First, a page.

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I am trying to get into JQuery but am struggling a bit around.

What I'm trying to do is go through an array one click at a time so that each time I click on the "next" button a new item is presented.

Let's take a look at the following code:

$(document).ready(function(){
    var stuff =["house","garden","sea","cat"];  
    for (var i=0; i<stuff.length;i++)
    {
        console.log(stuff[i]);
    }  
});

Now how I was thinking something like creating a while loop with i

$("#next").on('click', function(){i++;});

But this somehow doesn't work. Anyone able to explain to me how to do this in a relatively simple way?

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1  
A loop does not respond to user interaction. It always runs completely. –  Felix Kling May 14 '13 at 17:25

5 Answers 5

up vote 2 down vote accepted

When you run through your loop with the for statement, it does so immediately and not in response to an event.

Instead, you want to step through the array with each click. To do so, you need to define a counter outside your click function and increment (or reset, if you've reached the end of the array) with each click.

Here is some sample code:

$(function () { // this is a shortcut for document ready
    var stuff = ['house', 'garden', 'sea', 'cat'],
        counter = 0;

    console.log(stuff[counter]); // your initial value

    // the next line, of course, assumes you have an element with id="next"
    $('#next').click(function () {
        counter = (counter + 1) % stuff.length; // increment your counter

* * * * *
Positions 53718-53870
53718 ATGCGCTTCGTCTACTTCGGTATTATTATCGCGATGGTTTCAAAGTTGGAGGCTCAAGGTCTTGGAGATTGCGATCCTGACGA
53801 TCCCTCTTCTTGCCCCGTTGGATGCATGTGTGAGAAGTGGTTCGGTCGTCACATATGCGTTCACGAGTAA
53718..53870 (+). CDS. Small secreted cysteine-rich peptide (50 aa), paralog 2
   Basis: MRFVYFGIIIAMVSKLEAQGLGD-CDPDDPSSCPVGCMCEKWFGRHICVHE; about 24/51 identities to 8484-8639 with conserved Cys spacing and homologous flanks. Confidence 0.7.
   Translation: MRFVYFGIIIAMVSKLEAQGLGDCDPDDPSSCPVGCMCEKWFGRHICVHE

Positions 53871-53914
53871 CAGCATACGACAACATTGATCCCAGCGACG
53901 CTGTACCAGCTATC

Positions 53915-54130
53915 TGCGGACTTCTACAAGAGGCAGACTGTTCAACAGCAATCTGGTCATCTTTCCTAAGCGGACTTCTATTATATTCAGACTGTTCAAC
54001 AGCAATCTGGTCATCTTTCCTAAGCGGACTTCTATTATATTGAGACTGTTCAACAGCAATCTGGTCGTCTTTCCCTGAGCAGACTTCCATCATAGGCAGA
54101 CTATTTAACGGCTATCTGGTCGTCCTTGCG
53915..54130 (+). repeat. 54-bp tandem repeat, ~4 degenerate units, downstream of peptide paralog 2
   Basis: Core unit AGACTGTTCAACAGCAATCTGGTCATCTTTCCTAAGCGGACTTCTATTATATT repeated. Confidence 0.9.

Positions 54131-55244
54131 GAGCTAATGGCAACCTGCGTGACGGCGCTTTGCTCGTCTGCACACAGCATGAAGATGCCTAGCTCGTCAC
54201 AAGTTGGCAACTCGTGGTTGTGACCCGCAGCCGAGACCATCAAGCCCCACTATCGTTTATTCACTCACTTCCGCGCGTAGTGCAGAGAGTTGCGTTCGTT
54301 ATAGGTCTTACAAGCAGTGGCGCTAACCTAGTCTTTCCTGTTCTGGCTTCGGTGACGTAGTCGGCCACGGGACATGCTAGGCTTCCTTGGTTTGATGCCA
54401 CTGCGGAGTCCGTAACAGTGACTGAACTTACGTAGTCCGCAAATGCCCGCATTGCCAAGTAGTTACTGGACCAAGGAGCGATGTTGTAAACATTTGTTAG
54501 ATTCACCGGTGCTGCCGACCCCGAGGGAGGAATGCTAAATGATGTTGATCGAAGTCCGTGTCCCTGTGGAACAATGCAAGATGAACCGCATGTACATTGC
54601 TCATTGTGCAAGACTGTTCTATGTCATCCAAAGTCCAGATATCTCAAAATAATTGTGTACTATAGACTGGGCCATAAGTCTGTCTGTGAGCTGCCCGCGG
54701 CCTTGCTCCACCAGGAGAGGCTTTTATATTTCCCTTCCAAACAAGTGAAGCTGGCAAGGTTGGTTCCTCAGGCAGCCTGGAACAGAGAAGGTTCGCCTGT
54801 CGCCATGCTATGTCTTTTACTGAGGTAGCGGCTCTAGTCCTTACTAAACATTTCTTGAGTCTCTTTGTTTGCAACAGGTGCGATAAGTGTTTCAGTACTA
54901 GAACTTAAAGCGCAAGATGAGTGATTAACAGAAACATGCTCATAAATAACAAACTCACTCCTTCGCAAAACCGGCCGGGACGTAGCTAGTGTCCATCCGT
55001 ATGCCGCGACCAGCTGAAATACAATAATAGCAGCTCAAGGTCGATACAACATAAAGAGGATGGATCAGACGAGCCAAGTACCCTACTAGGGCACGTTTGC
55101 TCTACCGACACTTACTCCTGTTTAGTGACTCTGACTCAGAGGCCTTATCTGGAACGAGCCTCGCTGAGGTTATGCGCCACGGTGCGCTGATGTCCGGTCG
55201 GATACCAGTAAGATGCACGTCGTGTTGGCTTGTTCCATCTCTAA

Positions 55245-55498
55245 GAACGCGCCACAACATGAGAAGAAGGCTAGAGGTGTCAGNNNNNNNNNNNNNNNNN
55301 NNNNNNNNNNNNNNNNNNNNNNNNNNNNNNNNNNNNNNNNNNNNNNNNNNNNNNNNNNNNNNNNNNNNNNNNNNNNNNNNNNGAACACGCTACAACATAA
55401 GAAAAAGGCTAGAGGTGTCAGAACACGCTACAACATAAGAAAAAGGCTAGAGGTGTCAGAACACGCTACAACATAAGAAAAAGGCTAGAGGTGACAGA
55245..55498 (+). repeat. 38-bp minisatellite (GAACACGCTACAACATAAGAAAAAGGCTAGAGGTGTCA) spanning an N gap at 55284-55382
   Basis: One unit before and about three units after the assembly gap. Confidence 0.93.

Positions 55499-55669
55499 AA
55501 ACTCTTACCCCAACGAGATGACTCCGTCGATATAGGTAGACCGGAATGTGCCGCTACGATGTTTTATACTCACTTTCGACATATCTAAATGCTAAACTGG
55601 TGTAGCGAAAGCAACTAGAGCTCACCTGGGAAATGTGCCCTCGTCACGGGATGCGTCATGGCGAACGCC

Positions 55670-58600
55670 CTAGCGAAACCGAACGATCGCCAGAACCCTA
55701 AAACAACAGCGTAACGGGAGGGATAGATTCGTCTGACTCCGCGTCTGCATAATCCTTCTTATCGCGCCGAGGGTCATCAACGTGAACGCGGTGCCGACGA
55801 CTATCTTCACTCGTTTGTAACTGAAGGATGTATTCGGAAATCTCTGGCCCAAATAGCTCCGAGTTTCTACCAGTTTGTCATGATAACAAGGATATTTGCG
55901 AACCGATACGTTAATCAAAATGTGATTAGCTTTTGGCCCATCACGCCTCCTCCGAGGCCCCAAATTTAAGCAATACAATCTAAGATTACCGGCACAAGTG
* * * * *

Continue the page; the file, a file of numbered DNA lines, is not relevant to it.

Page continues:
// the modulus (%) operator resets the counter to 0
        // when it reaches the length of the array

        console.log(stuff[counter]); // the new incremented value
    });
});

I hope this helps!

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Simply keep a counter outside your callback and increment it at each click :

$(document).ready(function(){
    var i = 0;    
    var stuff =["house","garden","sea","cat"]; 
    $("#next").on('click' function(){
         i = (i+1)%stuff.length;
         console.log(stuff[i]);
    });
});
share|improve this answer
    
Short followup: What is the intention behind adding the "%stuff.length;"? –  Peter May 14 '13 at 17:43
2  
@Peter: % is the modules operator. i will be reset to 0 if it is equal to stuff.length ( 4 % 4 = 0). This is often use to "wrap around" when iterating over an array, otherwise you would continue increasing i and no such elements exist in the array. –  Felix Kling May 14 '13 at 17:44
$(document).ready(function(){
   var currentPos = 0;

   $("#next").click(function()
   {
      currentPos++;
      printThings(currentPos);
   });
});

function printThings(maxLength)
{
   maxLength = maxLength > stuff.length ? stuff.length : maxLength;
   var stuff =["house","garden","sea","cat"];  
    for (var i=0; i<maxLength;i++)
    {
        console.log(stuff[i]);
    }  
}
share|improve this answer

I wanted to cycle in the opposite direction:

$("#prev").on('click', function(){
        stuff.reverse();
         i = (i+1)%stuff.length;
         console.log(stuff[i]);
    });

It works but it skips one value...

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I would add a text box to the form. Then, on your #next click function loop the array. While looping compare the array value to what is in the text box. When you get a match - change the value of the text box to the next array value in the loop, then exit the loop.

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2  
That sounds complicated and why would you use a textbox if you can just store the value in a variable? The OP does not even mention that they are using a form. –  Felix Kling May 14 '13 at 17:38

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